|Map of Tajikistan|
While China will gain 1,000sq km of land, Tajikistan will gain 27,500sq km of land.
The territorial dispute started between Tsarist Russia and Imperial China in the second half of the 19th century, and future governments have been unable find a solution.
The Majlisi Namoyandagon, Tajikistan's lower chamber of Parliament, ratified a protocol on demarcation of their common border with China. The boundary dispute had been settled in agreements signed by both sides in 2002. The agreement still must be ratified by Tajikistan's senate, but that is not expected to be problematic.
While the government is claiming the agreement as a 'great victory' for Tajik diplomacy, opposition parties are less convinced.
Tajik Foreign Minister Khamrokhon Zarifi celebrated the agreement, which ceded only three per cent of the disputed territories to China.
"These disputable territories are nearly 20 per cent of Tajikistan's territory, while under the protocol, only 1,000 square kilometres, or 3 per cent of the disputable territories, are ceded to China," the minister said.
Opposition politicians, however, said the agreement flouted the constitution of the country, which says the territory of Tajikistan is 'inseparable and inviolable'.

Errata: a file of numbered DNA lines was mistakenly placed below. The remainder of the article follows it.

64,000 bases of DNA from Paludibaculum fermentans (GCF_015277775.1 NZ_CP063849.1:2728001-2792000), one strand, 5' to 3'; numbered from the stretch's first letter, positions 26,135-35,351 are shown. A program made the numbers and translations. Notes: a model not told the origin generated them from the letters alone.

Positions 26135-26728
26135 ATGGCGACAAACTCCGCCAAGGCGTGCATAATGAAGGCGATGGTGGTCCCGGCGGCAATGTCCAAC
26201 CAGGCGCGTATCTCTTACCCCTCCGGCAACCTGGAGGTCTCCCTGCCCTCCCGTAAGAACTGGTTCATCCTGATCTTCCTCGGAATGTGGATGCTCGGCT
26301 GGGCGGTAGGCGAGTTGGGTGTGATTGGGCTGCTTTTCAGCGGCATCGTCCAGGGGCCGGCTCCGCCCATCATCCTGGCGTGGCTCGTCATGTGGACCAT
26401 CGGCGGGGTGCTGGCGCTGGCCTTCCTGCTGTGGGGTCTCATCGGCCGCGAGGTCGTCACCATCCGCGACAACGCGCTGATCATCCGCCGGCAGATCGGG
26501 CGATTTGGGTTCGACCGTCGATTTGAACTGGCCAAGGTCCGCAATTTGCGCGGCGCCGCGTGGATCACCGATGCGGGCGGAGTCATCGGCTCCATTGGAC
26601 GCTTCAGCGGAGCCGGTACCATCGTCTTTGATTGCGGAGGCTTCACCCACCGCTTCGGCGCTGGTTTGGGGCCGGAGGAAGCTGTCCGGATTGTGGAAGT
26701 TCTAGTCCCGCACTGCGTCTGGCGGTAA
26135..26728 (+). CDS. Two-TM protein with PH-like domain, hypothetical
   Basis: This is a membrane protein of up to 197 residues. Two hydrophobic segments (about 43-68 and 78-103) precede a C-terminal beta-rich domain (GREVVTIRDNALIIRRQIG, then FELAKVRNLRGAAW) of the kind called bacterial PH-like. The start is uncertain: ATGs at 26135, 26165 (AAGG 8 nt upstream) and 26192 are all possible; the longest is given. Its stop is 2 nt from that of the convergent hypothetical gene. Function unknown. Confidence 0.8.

Leader of the opposition Islamic Revival Party, Muhiddin Kabiri said the land transfer represents a defeat for Tajik diplomacy. Kabiri is one of only two opposition members in parliament.
Despite the fact that the agreement was reached in 2002, parliamentary deputies said they had been unaware of the agreement with China until several days ago. The leader of the Communist Party of Tajikistan (which generally backs the president), Shodi Shabdolov said people were unhappy about the lack of transparency.
"Nobody had reliable information and many rumours were in society that allegedly a huge part of Tajik territory will be ceded to China," said Shabdolov. The territory ceded to China represents less than one per cent of Tajikistan's land.
Sources: Times of India, Reuters, Washington Post